It's often been said that without the invention of the elevator, the skyscraper would never have existed. And this is probably true, but the same can also be said of advances in steel technology, as well as the invention of reinforced concrete, think rebar, or metal rods covered in concrete. These technologies allowed buildings to be relatively flexible, with a high strength-to-weight ratio, and allowed them to be built quickly, using a modular skeletal design.
One of the earliest examples is the Guaranty, now the Prudential Building, in Buffalo, New York. And Buffalo may seem like a strange place, at least today, for the cutting edge of architectural design. However, during this period of time, Buffalo benefited from its proximity to Niagara Falls and the steady supply of electricity generated by hydroelectric power plants there. The design of the Guaranty Building is a noticeable example of form meeting function, and a precursor of the modern office building.
The advances in metal fabrication production were fundamental to the Industrial Revolution. The Bessemer process, which is the process for producing cheaper steel, developed in the mid-1800s as a way to lower production costs of making steel. Wrought iron was the preferred metal for construction purposes up until this time, and it's popularity continued for decades to come, until almost being completely replaced by the availability of cheap steel.
The Eiffel Tower is an example of puddled iron construction-- puddled iron is a form of wrought iron-- as well as a wonderful example of modular construction. It was constructed in very much the same way as a large scale Tinkertoy set. Parts were prefabricated, brought on site, and bolted together.
It was a process that Gustave Eiffel was well versed in. It was his engineering firm that conceived of and built the tower that bears his name-- although to my knowledge he had very little, if anything to do, with its overall design-- having gained considerable renown for numerous large-scale projects, most notably for Americans probably, his contributions to the armature design for the Statue of Liberty.
His firm was then granted permission to build the Eiffel Tower, which was used as a symbol of science and industry at the Universal Exposition of 1889. Originally met with outright contempt from numerous critics for supposedly ugliness, it's ironic, I feel, that it's now the symbol arguably the most closely associated with Paris, France.
That brings us to the end of our lesson. Let's take a look at our objectives again to see if we met them. Now that you've seen the lesson, are you able to identify and define today's key terms? Can you describe the historical context of 19th-century architectural design? And can you identify important examples of 19th-century architecture?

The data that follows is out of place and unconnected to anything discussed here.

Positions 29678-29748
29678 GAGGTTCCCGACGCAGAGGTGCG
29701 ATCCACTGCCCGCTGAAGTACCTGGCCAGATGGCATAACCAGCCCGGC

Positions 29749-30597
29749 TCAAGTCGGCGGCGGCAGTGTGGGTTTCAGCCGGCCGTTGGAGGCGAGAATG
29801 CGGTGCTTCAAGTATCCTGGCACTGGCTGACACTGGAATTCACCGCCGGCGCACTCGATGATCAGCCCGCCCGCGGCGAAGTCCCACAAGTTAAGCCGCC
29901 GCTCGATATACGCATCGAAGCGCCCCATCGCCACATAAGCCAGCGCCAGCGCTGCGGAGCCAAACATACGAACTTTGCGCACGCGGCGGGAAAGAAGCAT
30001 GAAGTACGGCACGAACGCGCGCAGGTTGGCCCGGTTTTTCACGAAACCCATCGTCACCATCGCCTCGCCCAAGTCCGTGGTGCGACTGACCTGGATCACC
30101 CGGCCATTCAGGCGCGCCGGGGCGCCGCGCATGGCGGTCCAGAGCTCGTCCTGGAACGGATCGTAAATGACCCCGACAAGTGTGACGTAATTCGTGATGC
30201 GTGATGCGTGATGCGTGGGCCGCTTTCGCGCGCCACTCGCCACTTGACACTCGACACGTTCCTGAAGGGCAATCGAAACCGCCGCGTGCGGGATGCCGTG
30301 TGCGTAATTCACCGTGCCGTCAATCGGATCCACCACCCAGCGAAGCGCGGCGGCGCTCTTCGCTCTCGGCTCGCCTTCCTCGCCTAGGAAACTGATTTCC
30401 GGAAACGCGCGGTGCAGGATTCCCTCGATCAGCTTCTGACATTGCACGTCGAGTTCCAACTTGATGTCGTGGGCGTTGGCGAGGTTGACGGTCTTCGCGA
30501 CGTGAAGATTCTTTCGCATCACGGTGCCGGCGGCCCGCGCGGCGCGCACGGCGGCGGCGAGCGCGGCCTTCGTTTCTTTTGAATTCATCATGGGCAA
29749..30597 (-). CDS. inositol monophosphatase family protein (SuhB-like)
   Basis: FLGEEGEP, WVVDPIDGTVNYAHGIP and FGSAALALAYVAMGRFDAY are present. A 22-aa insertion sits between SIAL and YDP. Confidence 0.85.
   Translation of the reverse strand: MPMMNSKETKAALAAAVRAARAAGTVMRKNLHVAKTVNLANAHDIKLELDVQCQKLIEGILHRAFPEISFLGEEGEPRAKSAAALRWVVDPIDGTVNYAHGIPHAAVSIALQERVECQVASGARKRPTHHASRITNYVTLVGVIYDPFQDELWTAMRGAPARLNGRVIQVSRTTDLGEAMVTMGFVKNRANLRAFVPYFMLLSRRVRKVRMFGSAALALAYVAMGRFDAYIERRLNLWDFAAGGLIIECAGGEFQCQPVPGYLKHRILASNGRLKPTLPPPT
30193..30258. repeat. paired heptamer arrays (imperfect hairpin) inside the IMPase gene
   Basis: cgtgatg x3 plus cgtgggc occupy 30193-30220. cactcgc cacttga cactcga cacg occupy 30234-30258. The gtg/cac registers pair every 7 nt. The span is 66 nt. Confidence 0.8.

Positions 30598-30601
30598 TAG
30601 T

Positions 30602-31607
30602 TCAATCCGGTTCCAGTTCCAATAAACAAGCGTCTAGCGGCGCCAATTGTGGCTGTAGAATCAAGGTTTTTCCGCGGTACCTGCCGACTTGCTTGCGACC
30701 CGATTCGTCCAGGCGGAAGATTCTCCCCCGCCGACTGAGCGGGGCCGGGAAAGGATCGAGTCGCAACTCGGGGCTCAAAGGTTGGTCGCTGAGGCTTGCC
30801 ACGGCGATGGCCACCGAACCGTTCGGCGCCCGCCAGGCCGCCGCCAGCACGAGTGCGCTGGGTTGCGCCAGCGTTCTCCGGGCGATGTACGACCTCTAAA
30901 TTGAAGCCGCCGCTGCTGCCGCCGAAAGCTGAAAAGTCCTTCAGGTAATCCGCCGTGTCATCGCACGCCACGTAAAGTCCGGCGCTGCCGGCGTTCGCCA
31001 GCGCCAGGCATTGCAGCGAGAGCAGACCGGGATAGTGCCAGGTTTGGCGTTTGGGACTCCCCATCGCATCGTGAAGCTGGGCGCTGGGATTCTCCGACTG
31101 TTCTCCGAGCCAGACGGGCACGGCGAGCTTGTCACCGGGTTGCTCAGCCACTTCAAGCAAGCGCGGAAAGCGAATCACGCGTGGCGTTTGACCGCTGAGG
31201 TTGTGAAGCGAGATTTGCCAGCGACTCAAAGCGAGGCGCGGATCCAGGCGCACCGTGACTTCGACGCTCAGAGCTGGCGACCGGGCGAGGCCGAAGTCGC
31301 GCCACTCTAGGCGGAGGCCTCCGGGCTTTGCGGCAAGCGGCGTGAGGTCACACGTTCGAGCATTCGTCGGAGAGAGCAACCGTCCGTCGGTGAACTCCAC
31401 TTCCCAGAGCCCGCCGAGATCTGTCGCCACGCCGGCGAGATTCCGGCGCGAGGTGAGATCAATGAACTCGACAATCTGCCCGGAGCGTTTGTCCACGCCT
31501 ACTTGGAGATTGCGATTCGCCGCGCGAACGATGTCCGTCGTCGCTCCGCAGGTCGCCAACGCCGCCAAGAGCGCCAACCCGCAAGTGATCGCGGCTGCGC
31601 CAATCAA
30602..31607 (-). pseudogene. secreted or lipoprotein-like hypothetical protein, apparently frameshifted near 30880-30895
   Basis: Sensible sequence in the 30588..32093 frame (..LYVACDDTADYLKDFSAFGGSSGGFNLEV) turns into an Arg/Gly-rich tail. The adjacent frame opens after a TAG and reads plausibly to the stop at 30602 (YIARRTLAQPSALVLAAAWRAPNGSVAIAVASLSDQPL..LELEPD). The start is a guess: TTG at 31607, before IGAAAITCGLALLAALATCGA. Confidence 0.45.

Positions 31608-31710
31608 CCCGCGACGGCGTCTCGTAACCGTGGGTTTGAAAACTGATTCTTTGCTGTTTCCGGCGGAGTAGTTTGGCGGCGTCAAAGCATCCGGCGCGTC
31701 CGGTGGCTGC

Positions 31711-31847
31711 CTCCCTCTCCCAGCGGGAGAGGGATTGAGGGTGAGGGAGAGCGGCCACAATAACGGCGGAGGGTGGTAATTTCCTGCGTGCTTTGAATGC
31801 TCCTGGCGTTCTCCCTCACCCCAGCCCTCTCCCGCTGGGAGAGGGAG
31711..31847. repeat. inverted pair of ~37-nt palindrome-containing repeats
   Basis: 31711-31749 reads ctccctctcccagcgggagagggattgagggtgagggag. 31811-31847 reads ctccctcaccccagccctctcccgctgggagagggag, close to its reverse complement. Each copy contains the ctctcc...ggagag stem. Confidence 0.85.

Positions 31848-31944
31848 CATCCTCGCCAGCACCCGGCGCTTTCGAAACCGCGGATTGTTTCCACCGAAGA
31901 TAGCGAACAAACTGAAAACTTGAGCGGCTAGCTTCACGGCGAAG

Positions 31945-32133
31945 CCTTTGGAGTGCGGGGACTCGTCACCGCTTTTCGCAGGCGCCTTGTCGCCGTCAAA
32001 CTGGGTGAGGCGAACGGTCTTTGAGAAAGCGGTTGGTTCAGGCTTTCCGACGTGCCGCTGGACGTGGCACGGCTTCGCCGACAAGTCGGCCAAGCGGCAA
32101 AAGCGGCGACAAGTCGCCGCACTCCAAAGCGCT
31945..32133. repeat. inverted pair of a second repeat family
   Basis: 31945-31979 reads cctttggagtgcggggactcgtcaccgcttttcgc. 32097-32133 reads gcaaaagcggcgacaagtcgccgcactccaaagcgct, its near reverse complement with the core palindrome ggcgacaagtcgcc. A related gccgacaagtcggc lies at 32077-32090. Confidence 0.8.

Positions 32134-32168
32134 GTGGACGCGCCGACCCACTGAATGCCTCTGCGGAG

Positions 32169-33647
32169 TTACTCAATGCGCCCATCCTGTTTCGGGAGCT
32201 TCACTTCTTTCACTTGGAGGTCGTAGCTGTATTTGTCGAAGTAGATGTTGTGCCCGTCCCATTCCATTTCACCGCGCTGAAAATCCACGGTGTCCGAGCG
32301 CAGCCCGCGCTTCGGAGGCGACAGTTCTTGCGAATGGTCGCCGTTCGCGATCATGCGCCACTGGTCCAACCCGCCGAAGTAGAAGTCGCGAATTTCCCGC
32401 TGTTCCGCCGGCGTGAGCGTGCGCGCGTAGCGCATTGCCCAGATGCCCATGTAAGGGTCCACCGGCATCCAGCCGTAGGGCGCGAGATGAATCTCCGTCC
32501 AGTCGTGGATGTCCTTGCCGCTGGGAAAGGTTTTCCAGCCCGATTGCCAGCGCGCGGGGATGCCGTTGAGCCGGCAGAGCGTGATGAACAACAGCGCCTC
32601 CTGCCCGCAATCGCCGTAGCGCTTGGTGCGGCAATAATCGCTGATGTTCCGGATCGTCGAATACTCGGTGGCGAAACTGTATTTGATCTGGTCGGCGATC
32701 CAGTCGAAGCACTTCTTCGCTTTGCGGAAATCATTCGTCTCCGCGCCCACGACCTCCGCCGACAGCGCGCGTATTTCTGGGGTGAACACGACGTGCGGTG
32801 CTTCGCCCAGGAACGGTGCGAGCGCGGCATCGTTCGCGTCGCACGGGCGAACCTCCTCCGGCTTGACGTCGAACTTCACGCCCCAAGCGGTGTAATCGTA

And once again, our big idea for today is that the Industrial Revolution of the 19th century correlated with important technological advances and the development of new construction methods and materials, including reinforced masonry, steel-- through the Bessemer process, and prefabrication.
There you go. Thank you very much for joining me today. I'll see you next time.
A style of architecture popular during the 19th-century that incorporates aspects of Gothic architecture.
In architecture, when the elements of a building are mass-produced in a factory and then assembled at the building site.
Image of Parliament Creative Commons http://en.wikipedia.org/wiki/File:London_Parliament_2007-1.jpg; Image of Elizabeth Tower Creative Commons http://en.wikipedia.org/wiki/File:Big_Ben_2007-1.jpg; Image of Interior Parliament Creative Commons http://en.wikipedia.org/wiki/File:London_-_The_Parliament_-_2779.jpg; Image of Royal Pavilion Creative Commons http://en.wikipedia.org/wiki/File:Brighton_Royal_Pavilion.jpg; Image of Royal Pavilion Night Public Domain http://en.wikipedia.org/wiki/File:Pavilion.jpg; Crystal Palace; Public Domain (PD-1923): http://en.wikipedia.org/wiki/File:Crystal_Palace_General_view_from_Water_Temple.jpg; Prudential Building; Public Domain: http://en.wikipedia.org/wiki/File:Prudential_buffalo_louis_sullivan.jpg; Image of Eiffel Tower Creative Commons http://en.wikipedia.org/wiki/File:Tour_Eiffel_Wikimedia_Commons.jpg; Image of Statue of Liberty Public Domain http://en.wikipedia.org/wiki/File:Statue_of_Liberty_7.jpg; Image of Paris Night Creative Commons http://en.wikipedia.org/wiki/File:Paris_Night.jpg